It takes courage to fight the powerful.

    • newby says:

      They are not immigrants. They are illegal and have broken our laws. Failing to defend the borders and ceasing to be a sovereign nation is shameful. Allowing them to step ahead of legal immigrants should not happen. They are apparently not poor and powerless because they seem to have a lot of lobbyists and that is not cheap. They are taking resources that belong to Americans and that should have stopped long ago.

  3. Noway says:

    Why is Barry getting all spun up on Obama’s “blatant disregard for our Constitution” when he had no problems with his own “disregard” for his most important campaign promise by voting for Boehner? Everything he utters in the next two years should simply be ignored.

      • Noway says:

        Thanks, John. He’s my and your congressman and to quote Fred Ward from The Right Stuff, he “screwed the pooch” right from the start.

  4. Three Jack says:

    Wouldn’t it be something if the GOP for once put forth a valid piece of legislation addressing a real issue instead of just being obstinate opposers?

    It’s really quite simple; Hispanics want to work, America needs hispanics to fill numerous labor jobs that generate billions for our economy because American politicians have created a non-working class of citizens living off welfare programs. The GOP is pandering to an ever smaller base of xenophobic/bigoted morons which offends the majority of us who used to call ourselves ‘Republicans’. So in the end, the GOP will not only lose hispanic voters, they will also alienate many thinking white voters who have enough common sense to know we need and should welcome additional workers to our labor pool

    • Harry says:

      I work with lots of immigrants. I will be the greatest supporter of expanding legal immigration once the border is secured. The measure of effectiveness is the reduction of number of those who are successful in circumventing the controls.

      • Jon Richards says:

        Harry, that sounds like the typical excuse I hear from people who want to sound tolerant, but really don’t want to do anything to solve a problem. I’m a big fan of X, but I can’t really do much until we solve problem Y. But Y is defined in such a way that it can never be solved, so therefore, you can never support X.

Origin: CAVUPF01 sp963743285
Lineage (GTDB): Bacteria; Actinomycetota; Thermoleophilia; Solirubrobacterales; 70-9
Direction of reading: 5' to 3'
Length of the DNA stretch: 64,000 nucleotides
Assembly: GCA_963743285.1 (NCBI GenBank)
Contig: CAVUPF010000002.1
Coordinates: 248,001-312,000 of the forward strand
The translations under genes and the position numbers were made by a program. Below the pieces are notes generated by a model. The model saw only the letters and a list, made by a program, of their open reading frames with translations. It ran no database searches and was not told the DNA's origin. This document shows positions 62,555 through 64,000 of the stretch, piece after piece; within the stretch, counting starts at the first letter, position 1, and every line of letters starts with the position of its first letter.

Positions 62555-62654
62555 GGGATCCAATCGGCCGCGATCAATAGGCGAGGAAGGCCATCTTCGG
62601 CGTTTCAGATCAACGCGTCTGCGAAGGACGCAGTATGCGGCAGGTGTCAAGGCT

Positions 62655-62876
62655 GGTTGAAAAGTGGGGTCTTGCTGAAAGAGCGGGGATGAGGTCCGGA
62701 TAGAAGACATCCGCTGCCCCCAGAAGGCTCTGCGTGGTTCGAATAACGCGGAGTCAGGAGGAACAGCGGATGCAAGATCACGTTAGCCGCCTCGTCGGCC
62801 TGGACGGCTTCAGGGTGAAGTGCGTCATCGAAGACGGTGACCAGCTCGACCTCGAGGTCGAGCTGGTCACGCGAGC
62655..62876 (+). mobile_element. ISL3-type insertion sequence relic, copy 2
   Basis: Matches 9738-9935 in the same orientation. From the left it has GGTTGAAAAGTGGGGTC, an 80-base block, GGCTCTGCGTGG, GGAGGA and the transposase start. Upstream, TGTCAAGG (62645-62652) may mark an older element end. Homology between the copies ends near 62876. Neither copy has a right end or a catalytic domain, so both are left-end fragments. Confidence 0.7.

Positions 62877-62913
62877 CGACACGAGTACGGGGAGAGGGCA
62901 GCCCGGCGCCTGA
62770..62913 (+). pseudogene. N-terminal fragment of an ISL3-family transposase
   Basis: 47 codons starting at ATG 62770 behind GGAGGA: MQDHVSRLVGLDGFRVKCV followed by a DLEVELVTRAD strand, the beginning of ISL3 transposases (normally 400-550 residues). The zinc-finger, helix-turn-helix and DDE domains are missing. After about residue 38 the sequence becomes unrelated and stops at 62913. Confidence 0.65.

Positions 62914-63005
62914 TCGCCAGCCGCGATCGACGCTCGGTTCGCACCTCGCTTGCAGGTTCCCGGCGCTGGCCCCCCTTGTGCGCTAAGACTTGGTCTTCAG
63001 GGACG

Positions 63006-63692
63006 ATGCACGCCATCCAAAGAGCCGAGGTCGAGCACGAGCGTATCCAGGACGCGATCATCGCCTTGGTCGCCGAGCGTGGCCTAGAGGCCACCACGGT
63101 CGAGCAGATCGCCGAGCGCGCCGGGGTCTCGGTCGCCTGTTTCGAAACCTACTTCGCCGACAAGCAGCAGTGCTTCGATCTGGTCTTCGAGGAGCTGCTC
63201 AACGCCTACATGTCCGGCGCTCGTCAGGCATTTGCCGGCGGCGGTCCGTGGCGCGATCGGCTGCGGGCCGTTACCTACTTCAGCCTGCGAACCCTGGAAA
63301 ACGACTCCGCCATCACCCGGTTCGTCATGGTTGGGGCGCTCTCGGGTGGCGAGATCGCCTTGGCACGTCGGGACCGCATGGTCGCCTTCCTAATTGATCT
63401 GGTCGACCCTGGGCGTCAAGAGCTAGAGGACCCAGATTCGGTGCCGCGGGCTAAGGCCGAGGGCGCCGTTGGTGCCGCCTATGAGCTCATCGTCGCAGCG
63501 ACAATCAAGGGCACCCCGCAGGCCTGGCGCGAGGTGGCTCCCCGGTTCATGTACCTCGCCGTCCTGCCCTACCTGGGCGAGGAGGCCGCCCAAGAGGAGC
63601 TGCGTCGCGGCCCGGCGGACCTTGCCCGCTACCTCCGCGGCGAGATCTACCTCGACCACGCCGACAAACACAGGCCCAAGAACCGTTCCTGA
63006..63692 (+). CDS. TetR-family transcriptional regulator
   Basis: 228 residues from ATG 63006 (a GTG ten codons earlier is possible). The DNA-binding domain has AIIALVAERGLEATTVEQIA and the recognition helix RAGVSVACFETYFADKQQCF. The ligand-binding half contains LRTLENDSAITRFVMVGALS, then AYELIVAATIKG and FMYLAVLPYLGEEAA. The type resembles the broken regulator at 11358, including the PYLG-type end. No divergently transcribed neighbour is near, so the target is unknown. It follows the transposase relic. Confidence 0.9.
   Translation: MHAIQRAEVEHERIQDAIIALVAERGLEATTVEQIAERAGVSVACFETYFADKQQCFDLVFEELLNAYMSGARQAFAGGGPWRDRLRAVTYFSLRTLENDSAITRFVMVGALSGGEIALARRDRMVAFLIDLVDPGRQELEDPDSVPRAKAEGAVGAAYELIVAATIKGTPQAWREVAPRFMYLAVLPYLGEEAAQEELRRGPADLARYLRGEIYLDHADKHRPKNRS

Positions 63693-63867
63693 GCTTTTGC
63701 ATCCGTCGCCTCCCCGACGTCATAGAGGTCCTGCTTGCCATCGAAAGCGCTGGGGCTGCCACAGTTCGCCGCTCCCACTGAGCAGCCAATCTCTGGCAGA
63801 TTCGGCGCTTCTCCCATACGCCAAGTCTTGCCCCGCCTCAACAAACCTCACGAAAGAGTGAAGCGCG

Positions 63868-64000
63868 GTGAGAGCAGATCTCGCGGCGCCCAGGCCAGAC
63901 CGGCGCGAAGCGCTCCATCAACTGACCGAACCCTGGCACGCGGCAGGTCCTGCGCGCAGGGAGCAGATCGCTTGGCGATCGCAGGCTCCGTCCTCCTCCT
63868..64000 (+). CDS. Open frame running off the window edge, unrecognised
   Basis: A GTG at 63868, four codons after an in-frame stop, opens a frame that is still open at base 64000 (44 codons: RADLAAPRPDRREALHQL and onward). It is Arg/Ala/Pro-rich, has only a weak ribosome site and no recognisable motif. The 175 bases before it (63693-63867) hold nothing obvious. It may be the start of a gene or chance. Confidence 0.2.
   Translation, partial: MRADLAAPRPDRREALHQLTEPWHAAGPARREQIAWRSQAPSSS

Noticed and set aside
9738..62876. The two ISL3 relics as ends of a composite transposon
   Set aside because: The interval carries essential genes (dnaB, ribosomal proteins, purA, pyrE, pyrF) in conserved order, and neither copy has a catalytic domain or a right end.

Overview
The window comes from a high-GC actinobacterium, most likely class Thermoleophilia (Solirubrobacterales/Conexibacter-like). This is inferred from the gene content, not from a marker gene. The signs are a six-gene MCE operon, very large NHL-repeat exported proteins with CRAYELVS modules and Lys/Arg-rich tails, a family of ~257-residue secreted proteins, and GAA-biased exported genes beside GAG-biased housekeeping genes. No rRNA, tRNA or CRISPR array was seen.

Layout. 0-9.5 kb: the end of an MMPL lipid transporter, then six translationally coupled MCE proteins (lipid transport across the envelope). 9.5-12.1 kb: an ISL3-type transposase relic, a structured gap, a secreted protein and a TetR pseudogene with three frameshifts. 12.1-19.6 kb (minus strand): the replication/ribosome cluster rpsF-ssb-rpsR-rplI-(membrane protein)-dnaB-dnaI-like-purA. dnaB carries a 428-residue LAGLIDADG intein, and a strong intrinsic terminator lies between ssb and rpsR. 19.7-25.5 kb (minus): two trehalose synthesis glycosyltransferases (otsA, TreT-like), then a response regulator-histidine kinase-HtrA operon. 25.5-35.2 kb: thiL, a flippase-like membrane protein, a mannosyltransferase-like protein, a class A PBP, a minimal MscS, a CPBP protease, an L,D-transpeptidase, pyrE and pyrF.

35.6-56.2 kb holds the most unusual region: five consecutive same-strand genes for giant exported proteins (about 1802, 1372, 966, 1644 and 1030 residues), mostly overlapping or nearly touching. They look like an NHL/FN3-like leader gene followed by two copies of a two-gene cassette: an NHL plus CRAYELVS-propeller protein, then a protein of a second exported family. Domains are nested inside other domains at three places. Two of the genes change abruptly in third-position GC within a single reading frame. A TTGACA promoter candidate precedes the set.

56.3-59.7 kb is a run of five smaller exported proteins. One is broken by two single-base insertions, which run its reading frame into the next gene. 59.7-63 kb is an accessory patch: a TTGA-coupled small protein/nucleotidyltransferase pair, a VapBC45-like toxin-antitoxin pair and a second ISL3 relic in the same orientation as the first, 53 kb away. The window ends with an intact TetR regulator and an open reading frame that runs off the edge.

Like it or not, the border is more secure than it has been in the past. Undocumented people who used to be able to come to America to harvest the farms and then go home don’t do so anymore, because they fear they won’t be able to get back in.

        Does that mean that every potential illegal immigrant crossing the border is caught? No, but you are never going to get there, especially if you want to maintain some liberty for American citizens. The only way you can solve the “overstayed the visa” problem that is at the source of much of the illegal immigration is to require everybody (including American citizens) to be able to show their papers. Do we really want to go there?

        • Harry says:

          We used to document seasonal workers. Since LBJ we don’t do that anymore. He had his agenda.

          No, we’ll never catch every illegal immigrant, nor should we, but let’s quit pretending the border is secure. The border guards tell another story. Just look at what happened last summer with the 60,000 kids.

          • DavidTC says:

            You mean the 60,000 kids that entered the country *legally*?

            Look, it’s yet another conservative who doesn’t understand how the border works. Anyone, by definition, can walk into this country. Because there are gates, and that’s how you enter legally. Everyone who crosses at a border crossing and then follows procedure at said crossing is in the country legally. Those kids did that, hence they entered legally. (We had some laws that made sending them back rather difficult, but that’s nothing to do with ‘border security’.)

            I swear to God, for a party fixated on ‘the border’, a lot of you seem to know nothing at all about how the border actually operates.

            There is no actual way to *stop* people from entering the country, because we have openings in the border fence called ‘border crossings’, and we cannot act on the non-US side of those crossings, meaning it is *physically impossible* to stop someone from walking into the country. Border guards to not stand linked arm-to-arm stopping people from walking across until documents are handed across the border. (How would that even with talking to people in cars, which obviously 99% of the people are in?)